Excellent article in The New York Times last weekend about that beer nirvana known as Belgium. Here's a little taste:
ON a fog-dense spring afternoon in the Belgian countryside beer connoisseurs had flocked to Westvleteren, a far-flung town in the southwest corner of West Flanders, to sample what many of them consider to be the best beer in the world. The nectar in question was Westvleteren 12, a rich, brown-hued brew that has double the alcohol of most beers and a reputation to match, and that can be bought only at the In De Vrede cafe and across the street at the St. Sixtus Abbey. Cyclists in Spandex clattered about in cleats as Belgian families quietly nibbled on cheese plates and pâté. The only party missing was the monks who brewed the hallowed beer.
Nestled in this province’s verdant farmlands, the St. Sixtus Abbey houses one of six official Trappist breweries in Belgium. The monks have perfected their craft over more than 160 years, and despite closing the brewery to visitors, shunning advertising, retail outlets and even labels, their beer has taken top honors from enthusiast sites like RateBeer.com and BeerAdvocate.com. (The only sure way to bring home the brew — save the black market — is by calling the Abbey’s “beerphone” to reserve a case for pick-up. And even then the monks will supply only one case a person, a month; no resales allowed.)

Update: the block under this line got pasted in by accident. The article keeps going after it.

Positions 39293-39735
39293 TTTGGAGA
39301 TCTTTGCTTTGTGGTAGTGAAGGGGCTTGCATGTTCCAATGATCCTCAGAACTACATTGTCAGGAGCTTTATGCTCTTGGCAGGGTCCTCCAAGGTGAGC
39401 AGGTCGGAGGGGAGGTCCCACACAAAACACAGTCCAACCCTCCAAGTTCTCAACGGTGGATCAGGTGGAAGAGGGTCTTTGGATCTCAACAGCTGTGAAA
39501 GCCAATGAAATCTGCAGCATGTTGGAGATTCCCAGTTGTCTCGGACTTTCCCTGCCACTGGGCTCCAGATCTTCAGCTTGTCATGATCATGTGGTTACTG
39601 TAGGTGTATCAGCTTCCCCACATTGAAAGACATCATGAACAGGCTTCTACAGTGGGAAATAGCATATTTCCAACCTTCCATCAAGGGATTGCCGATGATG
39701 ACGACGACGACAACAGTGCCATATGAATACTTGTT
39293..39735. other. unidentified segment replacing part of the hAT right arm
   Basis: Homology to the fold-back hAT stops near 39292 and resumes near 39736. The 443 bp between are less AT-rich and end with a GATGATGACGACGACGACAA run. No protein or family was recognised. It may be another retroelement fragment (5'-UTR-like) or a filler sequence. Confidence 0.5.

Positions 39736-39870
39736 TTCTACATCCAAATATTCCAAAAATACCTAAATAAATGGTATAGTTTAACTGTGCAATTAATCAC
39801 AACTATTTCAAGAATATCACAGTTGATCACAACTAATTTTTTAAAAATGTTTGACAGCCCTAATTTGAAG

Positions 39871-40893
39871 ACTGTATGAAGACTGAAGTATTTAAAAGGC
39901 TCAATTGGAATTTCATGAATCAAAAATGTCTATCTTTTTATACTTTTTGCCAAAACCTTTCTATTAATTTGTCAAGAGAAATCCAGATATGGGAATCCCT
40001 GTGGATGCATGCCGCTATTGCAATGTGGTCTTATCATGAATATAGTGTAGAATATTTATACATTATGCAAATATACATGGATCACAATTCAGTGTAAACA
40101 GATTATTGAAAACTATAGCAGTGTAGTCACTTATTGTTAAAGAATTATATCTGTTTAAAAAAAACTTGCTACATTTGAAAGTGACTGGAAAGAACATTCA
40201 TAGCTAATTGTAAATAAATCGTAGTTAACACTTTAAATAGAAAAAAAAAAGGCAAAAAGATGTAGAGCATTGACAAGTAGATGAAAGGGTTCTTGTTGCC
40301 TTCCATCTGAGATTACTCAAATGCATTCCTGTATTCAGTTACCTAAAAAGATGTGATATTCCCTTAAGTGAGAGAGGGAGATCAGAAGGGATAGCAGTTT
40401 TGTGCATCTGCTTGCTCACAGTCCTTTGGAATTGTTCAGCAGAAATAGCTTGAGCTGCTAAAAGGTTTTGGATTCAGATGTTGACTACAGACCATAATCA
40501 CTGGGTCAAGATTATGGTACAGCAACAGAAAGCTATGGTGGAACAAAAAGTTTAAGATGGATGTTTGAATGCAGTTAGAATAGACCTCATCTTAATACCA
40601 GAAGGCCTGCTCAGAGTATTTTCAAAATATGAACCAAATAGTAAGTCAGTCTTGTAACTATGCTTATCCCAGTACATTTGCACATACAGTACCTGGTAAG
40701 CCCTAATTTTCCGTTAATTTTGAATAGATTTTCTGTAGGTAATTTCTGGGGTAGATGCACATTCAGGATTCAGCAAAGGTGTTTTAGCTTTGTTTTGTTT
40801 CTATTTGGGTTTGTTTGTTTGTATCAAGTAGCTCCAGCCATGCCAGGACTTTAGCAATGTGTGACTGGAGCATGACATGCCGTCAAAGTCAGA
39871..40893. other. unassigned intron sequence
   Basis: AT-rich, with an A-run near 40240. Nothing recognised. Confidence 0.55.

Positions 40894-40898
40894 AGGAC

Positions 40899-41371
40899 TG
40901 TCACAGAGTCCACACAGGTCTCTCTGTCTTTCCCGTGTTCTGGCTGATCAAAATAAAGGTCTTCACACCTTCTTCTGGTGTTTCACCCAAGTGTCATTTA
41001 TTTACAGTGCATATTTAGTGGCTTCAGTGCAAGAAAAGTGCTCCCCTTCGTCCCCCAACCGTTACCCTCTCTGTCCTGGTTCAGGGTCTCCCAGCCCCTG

You can read the rest of the piece here.
The video is from Jonathan Meades's early film on Belgium. Meades is a fan of the country and of its beers. The beer bit begins at 2.20.
Every year around Christmas time I treat myself to a four pack of Westvleteren. I do not go to Belgium, instead, I, er, use the black market referred to in the article. I don't feel good about this and I appreciate that this is not what the monks want, however Westvleteren is as good as everyone says it is and, uhm, well, it is Christmas.